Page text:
It’s been said that most of the people in Alaska are there because they’re on the run from something or someone.  I think there is a lot of truth to that statement.  Consider it the last stronghold, technically you’re still in the United States of America but you’re just a short boat or plane ride from someplace where man may or may not have ever set foot.

Thinking back, it’s amazing that so much happened in such a short amount of time.  Who knew seven weeks would give me tales that would last a lifetime.  As an adult I sometimes go 3 months and forget everything that happened.  In the next part of this story I’ll touch on a few of them and go into detail on two specific events that I remember as though they were yesterday.  We’re just getting warmed up.  There are 1990 words in this story, now how cool is that?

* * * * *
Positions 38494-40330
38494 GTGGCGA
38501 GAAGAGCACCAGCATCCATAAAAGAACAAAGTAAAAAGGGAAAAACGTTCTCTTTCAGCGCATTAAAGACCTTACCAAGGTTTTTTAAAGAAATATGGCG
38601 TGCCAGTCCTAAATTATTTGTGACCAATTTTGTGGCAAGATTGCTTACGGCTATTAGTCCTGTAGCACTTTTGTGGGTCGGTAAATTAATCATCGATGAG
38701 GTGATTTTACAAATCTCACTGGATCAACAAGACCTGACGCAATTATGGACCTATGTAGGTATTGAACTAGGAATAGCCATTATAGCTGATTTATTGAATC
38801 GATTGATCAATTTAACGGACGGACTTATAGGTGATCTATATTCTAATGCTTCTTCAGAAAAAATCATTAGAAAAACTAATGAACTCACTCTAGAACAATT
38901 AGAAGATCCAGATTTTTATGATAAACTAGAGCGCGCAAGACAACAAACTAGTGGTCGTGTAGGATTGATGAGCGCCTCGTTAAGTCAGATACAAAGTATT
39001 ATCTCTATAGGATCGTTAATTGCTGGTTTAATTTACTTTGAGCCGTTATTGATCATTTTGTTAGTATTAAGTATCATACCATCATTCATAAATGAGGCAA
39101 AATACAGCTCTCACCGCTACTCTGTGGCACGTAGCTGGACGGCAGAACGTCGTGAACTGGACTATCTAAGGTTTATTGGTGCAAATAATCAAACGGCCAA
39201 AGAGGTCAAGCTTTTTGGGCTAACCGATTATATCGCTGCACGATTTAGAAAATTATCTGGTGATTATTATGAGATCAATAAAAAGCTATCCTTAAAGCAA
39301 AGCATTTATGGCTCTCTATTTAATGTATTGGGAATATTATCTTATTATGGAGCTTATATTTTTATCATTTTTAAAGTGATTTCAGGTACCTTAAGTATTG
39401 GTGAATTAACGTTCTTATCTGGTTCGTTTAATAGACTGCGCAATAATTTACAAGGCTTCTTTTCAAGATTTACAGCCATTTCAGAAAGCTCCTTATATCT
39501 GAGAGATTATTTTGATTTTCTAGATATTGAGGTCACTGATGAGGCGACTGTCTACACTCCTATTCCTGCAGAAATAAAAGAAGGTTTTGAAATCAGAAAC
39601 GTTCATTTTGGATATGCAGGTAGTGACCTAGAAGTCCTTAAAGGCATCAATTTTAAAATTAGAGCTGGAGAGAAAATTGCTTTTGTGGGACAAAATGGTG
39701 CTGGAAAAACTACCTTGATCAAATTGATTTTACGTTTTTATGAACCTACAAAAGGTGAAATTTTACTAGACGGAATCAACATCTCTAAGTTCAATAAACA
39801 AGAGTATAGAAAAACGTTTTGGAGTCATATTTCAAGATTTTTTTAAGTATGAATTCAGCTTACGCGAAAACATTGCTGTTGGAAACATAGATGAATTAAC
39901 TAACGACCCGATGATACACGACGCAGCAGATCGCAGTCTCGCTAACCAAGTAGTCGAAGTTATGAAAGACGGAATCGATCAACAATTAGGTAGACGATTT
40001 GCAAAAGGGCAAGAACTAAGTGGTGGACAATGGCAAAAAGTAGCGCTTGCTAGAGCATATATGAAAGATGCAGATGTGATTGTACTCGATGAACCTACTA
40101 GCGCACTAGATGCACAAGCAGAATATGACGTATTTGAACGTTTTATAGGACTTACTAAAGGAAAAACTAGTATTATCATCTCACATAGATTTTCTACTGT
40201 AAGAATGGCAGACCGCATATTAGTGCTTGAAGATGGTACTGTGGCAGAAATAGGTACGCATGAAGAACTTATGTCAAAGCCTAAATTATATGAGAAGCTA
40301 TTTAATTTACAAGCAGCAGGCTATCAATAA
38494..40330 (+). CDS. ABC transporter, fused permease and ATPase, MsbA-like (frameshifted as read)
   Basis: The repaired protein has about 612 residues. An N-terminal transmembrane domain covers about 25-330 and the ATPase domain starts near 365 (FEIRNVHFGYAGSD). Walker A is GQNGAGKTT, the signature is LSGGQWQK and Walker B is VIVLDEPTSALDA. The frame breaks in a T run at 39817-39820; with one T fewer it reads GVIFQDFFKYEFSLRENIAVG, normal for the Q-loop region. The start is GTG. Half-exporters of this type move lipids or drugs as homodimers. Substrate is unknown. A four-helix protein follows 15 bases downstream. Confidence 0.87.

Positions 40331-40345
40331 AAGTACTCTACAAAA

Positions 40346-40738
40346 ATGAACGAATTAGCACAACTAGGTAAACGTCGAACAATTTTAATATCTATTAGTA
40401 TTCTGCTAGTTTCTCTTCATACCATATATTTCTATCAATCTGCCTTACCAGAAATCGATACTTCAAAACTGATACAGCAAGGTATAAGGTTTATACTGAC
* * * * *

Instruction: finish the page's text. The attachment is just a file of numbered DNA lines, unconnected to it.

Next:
A Beautiful Mind….Of Movies?

7 04 2011

 

      By sheer happenstance movies have always played an important part of my life.  I’m sure growing up in a small coastal town with nothing to do played a role as well, but that’s neither here nor there.  More specifically comedies have always been a topic of discussion in our family.  I remember “quotes” (yes I just put quotes in ” “) at young age from movies like Blazing Saddles, The Blues Brothers, Caddyshack and Animal House were always in heavy rotation in our household.  It sometimes seemed less about the movie and more about the funny lines or “one-liner” .  Everything from Chevy Chase “slip streaming” in Fletch and Dean Wormer talking about, “double secret probation” to “he’s a cinderella boy, tears in his eyes I guess” from Caddyshack.

Looking back and doing a little self diagnosis I’ve realized a few things.   A) The focus on singling out dialogue and not the movie has no doubt greatly contributed to my (A.D.D.)  2) I have a very active imagination and dream in color.   C) I have developed an almost super human ability to accurately recite random lines from movies after having only seen them once.  No doubt someday this will come in handy…. I’m just waiting for my moment in the sun.